The world’s oldest and largest personal computer show will once again take place this spring at the College of New Jersey.

Trenton Computer Festival ( begins with the IT Professional Conference on Friday, April 24, at 8:30 a.m. (Cost: $135) and continues with talks, forums, workshops, and a flea market on Saturday and Sunday, April 25 and 26.

Show hours on Saturday are 10 a.m. to 5 p.m.; Sunday, 10 a.m. to 4 p.m. The flea market opens at 9 a.m. both days and will be a rain or shine event. Indoor exhibits will be held in the Student Recreation Center and speaker sessions will be held in campus classrooms and in the Brower Student Center.

A two-day TCF admission pass is $12 if purchased in advance at the TCF website, $15 at the door. Sunday only, $10 at the door.

The conference is designed to provide attendees with insight and information pertinent to their jobs, and to keep them informed of emerging technologies that could affect their work. It also encourages networking.

This year’s festival will focus on digital innovation, as well as “The Car of Tomorrow.” This year’s keynote speaker, Alain Kornhauser, CEO of ALK Technologies on Herrontown Road, will speak on the “Robotic Car of the Future,” a truly autonomous highway vehicle that can drive itself, on April 25 at 2:30 p.m. Last year Kornhauser led a team from Princeton University that competed in two DARPA Challenges and that is now designing vehicles of the future (U.S. 1, November 19, 2008).

One of their cars will be on display in the exhibit hall.

Visitors on April 25 can meet some of the people who are turning out New Jersey’s innovative digital technology, including Microsoft’s Peter Laudati on Windows 7. Saturday also is the annual robot contest, featuring the IEEE Region 1 micromouse competition, as well as robot navigation contests and a robot parade. Bring your robot to TCF and get in free. See website for details.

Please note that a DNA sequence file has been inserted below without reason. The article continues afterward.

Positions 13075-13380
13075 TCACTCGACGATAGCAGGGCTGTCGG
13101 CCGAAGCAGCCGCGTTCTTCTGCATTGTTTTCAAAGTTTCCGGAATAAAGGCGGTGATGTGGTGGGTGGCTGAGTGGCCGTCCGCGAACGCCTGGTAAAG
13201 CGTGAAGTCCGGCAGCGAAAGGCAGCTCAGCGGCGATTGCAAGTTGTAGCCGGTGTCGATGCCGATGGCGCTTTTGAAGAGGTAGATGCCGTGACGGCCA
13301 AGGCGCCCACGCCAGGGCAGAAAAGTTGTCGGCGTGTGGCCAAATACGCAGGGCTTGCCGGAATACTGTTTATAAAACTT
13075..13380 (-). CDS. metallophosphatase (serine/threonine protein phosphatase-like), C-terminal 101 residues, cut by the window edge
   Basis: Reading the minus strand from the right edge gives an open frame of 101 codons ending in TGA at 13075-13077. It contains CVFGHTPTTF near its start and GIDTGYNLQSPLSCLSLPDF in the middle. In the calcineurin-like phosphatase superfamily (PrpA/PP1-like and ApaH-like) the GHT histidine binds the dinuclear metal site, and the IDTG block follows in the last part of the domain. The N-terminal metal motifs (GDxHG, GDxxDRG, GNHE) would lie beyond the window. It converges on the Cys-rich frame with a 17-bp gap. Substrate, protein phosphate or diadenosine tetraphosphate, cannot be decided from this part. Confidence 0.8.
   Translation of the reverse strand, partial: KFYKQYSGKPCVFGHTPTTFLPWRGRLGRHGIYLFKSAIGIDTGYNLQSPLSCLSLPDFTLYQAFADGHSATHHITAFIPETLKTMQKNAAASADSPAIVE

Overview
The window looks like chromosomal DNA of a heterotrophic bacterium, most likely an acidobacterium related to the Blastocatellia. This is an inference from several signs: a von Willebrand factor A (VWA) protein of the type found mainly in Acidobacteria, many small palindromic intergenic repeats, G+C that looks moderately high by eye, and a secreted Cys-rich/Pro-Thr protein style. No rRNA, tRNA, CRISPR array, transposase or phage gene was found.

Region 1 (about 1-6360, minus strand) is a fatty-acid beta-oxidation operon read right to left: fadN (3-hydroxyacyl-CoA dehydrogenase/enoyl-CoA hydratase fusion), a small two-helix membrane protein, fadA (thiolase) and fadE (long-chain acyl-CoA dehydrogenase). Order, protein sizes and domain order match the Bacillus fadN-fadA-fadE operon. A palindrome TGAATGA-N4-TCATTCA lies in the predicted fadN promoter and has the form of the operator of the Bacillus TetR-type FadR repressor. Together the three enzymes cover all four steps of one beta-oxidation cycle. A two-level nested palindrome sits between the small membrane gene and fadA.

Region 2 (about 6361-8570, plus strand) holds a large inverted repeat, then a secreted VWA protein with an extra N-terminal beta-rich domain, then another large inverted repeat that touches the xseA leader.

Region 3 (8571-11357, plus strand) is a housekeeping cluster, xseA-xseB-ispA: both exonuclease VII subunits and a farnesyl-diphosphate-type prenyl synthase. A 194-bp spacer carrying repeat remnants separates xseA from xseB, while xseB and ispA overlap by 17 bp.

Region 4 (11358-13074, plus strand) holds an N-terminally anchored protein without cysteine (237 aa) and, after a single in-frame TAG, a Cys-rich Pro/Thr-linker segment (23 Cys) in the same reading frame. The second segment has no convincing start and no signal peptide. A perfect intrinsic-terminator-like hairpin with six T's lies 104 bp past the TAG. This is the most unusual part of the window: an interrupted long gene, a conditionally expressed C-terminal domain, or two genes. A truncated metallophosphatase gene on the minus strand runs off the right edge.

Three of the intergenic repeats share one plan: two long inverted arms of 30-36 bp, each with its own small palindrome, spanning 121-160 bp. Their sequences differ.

April 26 is Apple/Mac Day, featuring Apple’s Dave Marra on MacOS X (Leopard, ILIFE 9 and IWORK 9). Sunday also features “What You Need to Know About the Digital TV Change Over.” There also will be a full day of education-oriented talks centered on ways to attract students to science, technology, engineering and mathematics.

The festival will feature more than 100 talks, workshops, tutorials, demos, and events.

Many of the speakers and special presentations on the main exhibition floor will involve visitors in hands-on activities. National exhibitors will demonstrate their most recent products. Personal computing/electronics fans will find plenty of bargains on new and used hardware and software.

Check the TCF webpage for information and a list of TCF Special “Incredible Deals” offered by TCF vendors exclusively at the festival in both the main exhibit hall and outdoor flea market.

TCF was started in 1976 by Sol Libes, founder of the Amateur Computer Group of New Jersey, and Allen Katz, professor of Electrical/Computer Engineering at TCNJ, making it the first ever computer festival. Local and international fans anticipate this event, and the festival provides funds for TCNJ’s School of Engineering Scholarship Program.

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